EU finance ministers unwilling to address tax avoidance
EU governments are unwilling to tackle large-scale tax avoidance of multinational companies, Oxfam says in reaction to today's formal approval of a new directive which which had been discussed by EU finance ministers on Friday. Member states watered down measures that could have deterred companies from shifting profits to tax havens.
Oxfam International EU Policy Advisor on Inequality and Taxation, Aurore Chardonnet, said:
“It is outrageous that governments have been unable to agree on an effective approach against parking profits in tax havens while repeated tax scandals are calling for immediate and efficient action. Finance ministers destroyed the European Commission’s proposal, turning the anti-tax avoidance directive into wastepaper.
“Finance ministers are neither listening to their citizens who demand action against tax avoidance, nor to the European Parliament which called for much tougher measures against tax dodging.
“To end the era of tax havens and the tax race to the bottom, we need straightforward and easy-to-implement rules that target companies’ subsidiaries in tax havens. But finance ministers are making it impossible for tax administrations to implement such measures, known as CFC rules.
“What is also needed to end tax dodging are rules that require big companies to disclose where they make their profits and where they pay their taxes. A Commission proposal currently on the table is not sufficient as it limits the requirement to EU countries and a yet to be determined list of tax havens.”
Oxfam fights for global tax justice because companies, like all of us, must pay their fair share of tax. Tax revenues are needed to support essential public services, including health care and education, both in developed and in developing countries.
The draft deal was struck by EU finance ministers on Friday. However, Belgium and the Czech Republic requested more time to check back with their respective governments. They did not object the deal until Monday wherefore it is now formally approved.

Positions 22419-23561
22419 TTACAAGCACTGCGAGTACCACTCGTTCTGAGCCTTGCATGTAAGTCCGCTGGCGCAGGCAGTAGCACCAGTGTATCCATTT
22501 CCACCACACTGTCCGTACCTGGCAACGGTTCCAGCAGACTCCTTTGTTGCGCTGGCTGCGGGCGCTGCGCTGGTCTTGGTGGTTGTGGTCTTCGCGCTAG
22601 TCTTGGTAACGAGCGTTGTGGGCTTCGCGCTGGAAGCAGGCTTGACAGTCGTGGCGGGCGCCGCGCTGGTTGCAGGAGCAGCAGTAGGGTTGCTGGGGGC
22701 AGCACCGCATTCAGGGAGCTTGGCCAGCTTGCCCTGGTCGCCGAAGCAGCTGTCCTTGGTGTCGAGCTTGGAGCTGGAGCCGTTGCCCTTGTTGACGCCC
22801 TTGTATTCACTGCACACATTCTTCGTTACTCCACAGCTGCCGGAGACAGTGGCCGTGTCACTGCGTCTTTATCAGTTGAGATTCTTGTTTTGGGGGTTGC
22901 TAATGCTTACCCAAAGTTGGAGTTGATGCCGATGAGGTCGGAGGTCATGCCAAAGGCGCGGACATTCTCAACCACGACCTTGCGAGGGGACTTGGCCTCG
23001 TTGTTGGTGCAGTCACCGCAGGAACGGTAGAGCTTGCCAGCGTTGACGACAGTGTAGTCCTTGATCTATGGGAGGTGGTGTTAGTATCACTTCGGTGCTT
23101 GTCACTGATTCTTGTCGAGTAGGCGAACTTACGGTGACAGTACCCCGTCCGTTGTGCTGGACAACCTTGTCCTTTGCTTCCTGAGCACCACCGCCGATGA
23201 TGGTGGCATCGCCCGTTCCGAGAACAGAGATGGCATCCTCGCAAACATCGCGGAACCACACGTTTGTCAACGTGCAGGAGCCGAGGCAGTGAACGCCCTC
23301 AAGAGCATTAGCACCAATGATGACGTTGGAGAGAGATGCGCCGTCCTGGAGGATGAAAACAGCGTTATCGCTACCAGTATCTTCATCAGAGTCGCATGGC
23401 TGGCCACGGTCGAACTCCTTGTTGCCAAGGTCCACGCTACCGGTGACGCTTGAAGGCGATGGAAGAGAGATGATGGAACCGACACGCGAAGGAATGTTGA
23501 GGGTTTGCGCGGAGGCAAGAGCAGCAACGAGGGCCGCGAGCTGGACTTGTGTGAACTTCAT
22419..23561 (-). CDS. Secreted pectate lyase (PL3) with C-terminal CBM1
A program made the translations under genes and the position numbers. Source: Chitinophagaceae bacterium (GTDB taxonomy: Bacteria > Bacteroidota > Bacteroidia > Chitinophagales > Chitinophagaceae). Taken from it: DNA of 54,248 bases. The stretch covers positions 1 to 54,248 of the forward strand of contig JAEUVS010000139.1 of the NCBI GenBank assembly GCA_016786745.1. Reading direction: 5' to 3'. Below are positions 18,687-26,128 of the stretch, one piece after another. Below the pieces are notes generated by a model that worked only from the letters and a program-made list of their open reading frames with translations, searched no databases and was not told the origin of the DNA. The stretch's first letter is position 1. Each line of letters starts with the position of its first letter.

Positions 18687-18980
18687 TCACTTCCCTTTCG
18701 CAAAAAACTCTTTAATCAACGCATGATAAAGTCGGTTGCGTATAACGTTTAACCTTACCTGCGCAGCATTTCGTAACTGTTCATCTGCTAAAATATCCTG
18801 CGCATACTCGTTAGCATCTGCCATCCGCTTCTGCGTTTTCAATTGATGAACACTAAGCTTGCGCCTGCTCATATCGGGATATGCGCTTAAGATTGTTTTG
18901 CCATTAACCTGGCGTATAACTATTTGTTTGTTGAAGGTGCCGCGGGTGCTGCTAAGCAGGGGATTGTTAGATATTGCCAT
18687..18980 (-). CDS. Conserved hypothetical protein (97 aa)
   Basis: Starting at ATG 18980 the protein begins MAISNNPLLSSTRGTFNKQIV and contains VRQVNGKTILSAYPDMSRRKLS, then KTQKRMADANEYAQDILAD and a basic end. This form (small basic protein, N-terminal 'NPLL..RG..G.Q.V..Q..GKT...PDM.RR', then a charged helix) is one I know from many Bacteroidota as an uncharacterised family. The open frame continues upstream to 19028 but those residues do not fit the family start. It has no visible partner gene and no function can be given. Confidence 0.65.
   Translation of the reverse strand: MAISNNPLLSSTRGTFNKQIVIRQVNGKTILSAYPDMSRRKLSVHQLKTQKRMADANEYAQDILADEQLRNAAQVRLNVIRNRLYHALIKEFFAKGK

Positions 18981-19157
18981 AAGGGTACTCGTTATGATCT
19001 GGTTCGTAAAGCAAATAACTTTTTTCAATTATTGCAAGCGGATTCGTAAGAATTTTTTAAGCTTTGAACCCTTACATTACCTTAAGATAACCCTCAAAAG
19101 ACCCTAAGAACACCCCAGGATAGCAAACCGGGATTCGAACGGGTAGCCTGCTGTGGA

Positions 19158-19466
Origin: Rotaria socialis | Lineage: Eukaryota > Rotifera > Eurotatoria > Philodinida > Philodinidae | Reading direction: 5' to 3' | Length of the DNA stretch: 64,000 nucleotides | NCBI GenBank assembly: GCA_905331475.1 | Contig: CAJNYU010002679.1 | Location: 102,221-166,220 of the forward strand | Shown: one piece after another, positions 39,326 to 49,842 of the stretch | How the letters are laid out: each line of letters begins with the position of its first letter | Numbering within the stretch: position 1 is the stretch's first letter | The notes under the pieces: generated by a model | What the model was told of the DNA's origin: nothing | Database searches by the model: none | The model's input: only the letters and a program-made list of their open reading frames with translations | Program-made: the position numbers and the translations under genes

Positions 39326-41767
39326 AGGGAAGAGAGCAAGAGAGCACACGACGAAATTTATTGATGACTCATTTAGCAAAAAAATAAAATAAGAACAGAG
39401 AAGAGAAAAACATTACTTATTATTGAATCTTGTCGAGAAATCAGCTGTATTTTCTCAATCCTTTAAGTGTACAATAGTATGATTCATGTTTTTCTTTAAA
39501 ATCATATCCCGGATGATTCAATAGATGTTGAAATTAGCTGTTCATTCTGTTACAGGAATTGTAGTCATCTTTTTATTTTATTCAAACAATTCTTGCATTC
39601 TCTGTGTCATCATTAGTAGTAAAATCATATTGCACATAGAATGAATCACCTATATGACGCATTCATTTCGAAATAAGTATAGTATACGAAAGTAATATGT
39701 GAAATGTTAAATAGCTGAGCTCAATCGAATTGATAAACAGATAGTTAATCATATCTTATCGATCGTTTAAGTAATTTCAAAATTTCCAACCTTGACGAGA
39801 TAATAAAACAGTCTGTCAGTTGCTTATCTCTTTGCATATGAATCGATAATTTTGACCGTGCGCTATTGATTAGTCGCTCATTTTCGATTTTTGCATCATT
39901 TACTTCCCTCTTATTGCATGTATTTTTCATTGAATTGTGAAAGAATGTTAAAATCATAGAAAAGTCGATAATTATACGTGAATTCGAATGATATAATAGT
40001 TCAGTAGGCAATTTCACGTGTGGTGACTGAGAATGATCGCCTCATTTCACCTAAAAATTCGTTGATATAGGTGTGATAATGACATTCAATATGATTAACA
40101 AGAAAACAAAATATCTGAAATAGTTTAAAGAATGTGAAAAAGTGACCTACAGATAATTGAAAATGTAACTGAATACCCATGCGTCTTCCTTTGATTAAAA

Controlled Foreign Company (CFC) rules are a crucial measure against profit shifting into low-tax jurisdictions. If the income of a company’s subsidiary abroad is taxed at a low effective rate or not taxed at all, then CFC rules apply and the tax authority of the company’s home country taxes the income of the foreign subsidiary. The main aim of CFC rules is to discourage profit shifting to tax havens which should benefit both developed and developing countries.
The new measures decided by EU finance ministers today will oblige tax administrations to prove that profits parked e.g. in Bermuda or the Cayman Islands are artificial. Companies could avoid paying taxes by simply employing a single person in a tax haven.
On 8 June, the European Parliament voted for progressive anti-tax avoidance measures, including efficient CFC rules
On 12 April, the European Commission released a proposal on tax transparency which limits public country-by-country reporting to the EU and an arbitrary list of tax havens.
In May 2016, Oxfam released “The Netherlands: a tax haven”, an analysis of European Commission data showing the Netherlands is a top EU tax haven for corporations. Of 33 harmful tax practices listed by the Commission, 17 were identified in the country currently holding the EU presidency.
In March 2015, Oxfam published “Pulling the Plug – How to stop corporate tax dodging in Europe and beyond”, a briefing note that explores ways to fight corporate tax avoidance in the European Union. It explains why it is vital for the EU to adopt legislation against tax dodging as soon as possible.
The “World Investment Report” of the United Nations Conference on Trade and Development (UNCTAD) estimates that developing countries lose at least US$100 billion per year in corporate tax revenue due to tax dodging by large companies.
Florian Oel, email@example.com, t +32 2 234 11 15, m +32 473 56 22 60